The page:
During the debate in the first Congress of August 1789 that led to the First Amendment, the fear was expressed that this amendment might be used "to abolish religion altogether." Madison hastened to silence this objection, saying that he "apprehended the meaning of the words to be, that Congress should not establish a religion, and enforce the legal observation of it by law, nor compel men to worship God in any manner contrary to their conscience" (V:93) "No establishment" meant that there would never be a Church of America as there had been a Church of England, and that the United States government would never coerce any of its citizens to support any church in the land.
But exactly what did the prohibition of an established church and a guarantee of the free exercise of religion "mean" to the founders themselves? At this point, The Founders’ Constitution is no less helpful, though it shows that this is not a simple question. What Jefferson thought the First Amendment meant is well known. As he put it to the Danbury Baptist Association in 1802, there was to be "a wail of separation between Church and State" (V:96). He also felt that debate over the famous Virginia Statute for Religious Freedom in 1785 formed the essential background to the First Amendment, and that the Virginia Statute was consciously written to guarantee full participation in public life on equal terms by "the Jew and the Gentile, the Christian and Mahometan, the Hindoo, and Infidel of every denomination" (V:85)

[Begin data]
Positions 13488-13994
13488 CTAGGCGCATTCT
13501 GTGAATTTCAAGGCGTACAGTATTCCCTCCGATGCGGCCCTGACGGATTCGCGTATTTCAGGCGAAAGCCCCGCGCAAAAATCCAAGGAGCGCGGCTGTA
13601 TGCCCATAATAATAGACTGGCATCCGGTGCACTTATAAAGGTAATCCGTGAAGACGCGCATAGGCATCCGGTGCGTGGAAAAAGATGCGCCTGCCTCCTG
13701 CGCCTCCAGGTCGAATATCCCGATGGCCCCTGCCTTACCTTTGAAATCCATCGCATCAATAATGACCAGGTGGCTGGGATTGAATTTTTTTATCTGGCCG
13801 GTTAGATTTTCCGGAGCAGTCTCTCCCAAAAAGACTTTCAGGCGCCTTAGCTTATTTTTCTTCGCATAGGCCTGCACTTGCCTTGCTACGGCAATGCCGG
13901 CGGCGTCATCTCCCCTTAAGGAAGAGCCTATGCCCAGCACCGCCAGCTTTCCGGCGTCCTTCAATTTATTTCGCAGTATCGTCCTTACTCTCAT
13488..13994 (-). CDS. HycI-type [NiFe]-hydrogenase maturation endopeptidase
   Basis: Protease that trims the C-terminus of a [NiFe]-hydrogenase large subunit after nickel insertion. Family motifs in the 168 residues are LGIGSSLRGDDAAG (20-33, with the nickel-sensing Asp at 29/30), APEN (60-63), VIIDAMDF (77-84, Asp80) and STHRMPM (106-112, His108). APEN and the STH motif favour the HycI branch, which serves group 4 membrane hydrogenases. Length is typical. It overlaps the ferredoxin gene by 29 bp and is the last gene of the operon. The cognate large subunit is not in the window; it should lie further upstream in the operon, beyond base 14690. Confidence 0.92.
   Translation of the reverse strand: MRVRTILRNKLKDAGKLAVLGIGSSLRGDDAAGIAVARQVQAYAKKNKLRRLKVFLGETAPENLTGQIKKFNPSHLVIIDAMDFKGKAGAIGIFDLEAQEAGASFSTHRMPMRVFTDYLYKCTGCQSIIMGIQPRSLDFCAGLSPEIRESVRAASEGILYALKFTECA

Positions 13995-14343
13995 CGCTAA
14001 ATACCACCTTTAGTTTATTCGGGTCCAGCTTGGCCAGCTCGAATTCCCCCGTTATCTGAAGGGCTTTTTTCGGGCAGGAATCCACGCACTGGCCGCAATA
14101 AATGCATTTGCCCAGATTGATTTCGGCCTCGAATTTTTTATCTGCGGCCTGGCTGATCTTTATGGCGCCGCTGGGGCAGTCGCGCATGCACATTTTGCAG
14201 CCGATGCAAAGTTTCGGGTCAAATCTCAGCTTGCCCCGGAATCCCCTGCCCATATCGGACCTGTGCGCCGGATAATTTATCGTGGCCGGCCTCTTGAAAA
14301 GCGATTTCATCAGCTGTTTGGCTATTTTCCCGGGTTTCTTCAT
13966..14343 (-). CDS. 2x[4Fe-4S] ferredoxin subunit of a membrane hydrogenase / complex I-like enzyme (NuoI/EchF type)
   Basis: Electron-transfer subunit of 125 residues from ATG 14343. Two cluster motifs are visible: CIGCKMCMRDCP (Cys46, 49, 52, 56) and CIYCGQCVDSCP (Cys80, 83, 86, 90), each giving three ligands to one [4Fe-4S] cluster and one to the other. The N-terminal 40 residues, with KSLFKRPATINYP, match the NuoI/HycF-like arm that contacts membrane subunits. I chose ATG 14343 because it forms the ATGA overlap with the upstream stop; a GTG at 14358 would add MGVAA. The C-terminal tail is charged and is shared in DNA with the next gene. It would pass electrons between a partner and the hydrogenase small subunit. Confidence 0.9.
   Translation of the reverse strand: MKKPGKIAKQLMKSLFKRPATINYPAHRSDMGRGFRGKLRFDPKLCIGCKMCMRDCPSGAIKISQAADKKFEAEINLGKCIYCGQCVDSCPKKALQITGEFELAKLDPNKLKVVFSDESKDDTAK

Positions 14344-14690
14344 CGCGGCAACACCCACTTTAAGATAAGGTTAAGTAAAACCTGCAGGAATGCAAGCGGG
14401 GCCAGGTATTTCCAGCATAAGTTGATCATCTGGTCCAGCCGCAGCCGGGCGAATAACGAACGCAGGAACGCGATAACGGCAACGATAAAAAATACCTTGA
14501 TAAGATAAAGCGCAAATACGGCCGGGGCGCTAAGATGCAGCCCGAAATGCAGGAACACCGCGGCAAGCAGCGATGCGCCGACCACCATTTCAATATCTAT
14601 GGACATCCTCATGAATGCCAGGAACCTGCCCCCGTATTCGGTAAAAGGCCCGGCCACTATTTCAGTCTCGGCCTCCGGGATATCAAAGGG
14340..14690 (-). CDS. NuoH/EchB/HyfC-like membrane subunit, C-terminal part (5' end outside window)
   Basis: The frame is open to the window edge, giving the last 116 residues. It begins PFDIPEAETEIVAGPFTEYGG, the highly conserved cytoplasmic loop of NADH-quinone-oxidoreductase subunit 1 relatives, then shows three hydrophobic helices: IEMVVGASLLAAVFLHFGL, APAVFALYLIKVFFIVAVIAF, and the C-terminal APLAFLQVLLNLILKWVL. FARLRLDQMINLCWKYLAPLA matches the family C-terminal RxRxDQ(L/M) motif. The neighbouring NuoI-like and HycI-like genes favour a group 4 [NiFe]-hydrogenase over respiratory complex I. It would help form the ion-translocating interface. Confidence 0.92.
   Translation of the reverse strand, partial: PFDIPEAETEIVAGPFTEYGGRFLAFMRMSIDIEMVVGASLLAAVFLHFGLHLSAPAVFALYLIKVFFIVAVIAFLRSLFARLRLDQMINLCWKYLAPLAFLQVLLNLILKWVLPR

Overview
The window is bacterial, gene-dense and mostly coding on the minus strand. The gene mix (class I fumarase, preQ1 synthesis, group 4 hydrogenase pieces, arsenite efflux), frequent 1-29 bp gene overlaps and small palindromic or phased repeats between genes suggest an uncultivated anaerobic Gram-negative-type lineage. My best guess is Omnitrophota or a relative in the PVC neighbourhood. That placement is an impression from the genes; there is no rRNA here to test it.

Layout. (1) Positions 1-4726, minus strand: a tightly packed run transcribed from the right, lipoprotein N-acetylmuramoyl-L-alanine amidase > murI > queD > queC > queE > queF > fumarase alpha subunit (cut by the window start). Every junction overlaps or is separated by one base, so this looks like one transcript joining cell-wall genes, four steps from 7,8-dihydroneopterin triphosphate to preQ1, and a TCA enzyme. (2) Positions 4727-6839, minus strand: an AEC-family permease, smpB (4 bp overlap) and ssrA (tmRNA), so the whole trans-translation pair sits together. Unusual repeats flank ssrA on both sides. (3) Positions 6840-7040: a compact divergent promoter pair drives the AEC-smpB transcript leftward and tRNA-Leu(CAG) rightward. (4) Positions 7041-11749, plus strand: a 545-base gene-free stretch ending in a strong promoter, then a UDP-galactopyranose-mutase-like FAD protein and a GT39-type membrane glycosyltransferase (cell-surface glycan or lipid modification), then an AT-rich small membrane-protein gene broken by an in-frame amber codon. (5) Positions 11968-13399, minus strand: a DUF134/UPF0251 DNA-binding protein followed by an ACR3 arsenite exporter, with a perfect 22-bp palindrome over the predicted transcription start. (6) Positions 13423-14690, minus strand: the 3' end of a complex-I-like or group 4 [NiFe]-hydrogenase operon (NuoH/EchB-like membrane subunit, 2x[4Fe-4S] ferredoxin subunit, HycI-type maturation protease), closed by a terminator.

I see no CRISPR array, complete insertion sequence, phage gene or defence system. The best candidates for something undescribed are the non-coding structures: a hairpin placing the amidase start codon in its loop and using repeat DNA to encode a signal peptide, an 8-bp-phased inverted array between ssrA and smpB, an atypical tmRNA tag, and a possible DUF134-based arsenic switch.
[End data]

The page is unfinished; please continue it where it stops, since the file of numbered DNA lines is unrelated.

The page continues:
Other founders interpreted the words differently. In 1812 Joseph Story became the youngest judge ever to be appointed to the Supreme Court, and over the course of his lengthy tenure (1812-1845) he was Chief Justice John Marshall’s right-hand man in defining the role of the court itself, and its jurisdiction over state an4 national laws.. While serving as a justice, Story transformed the Harvard Law School into the nation’s premier school for lawyers and also wrote the most influential commentaries on the nation’s laws to appear before the Civil War.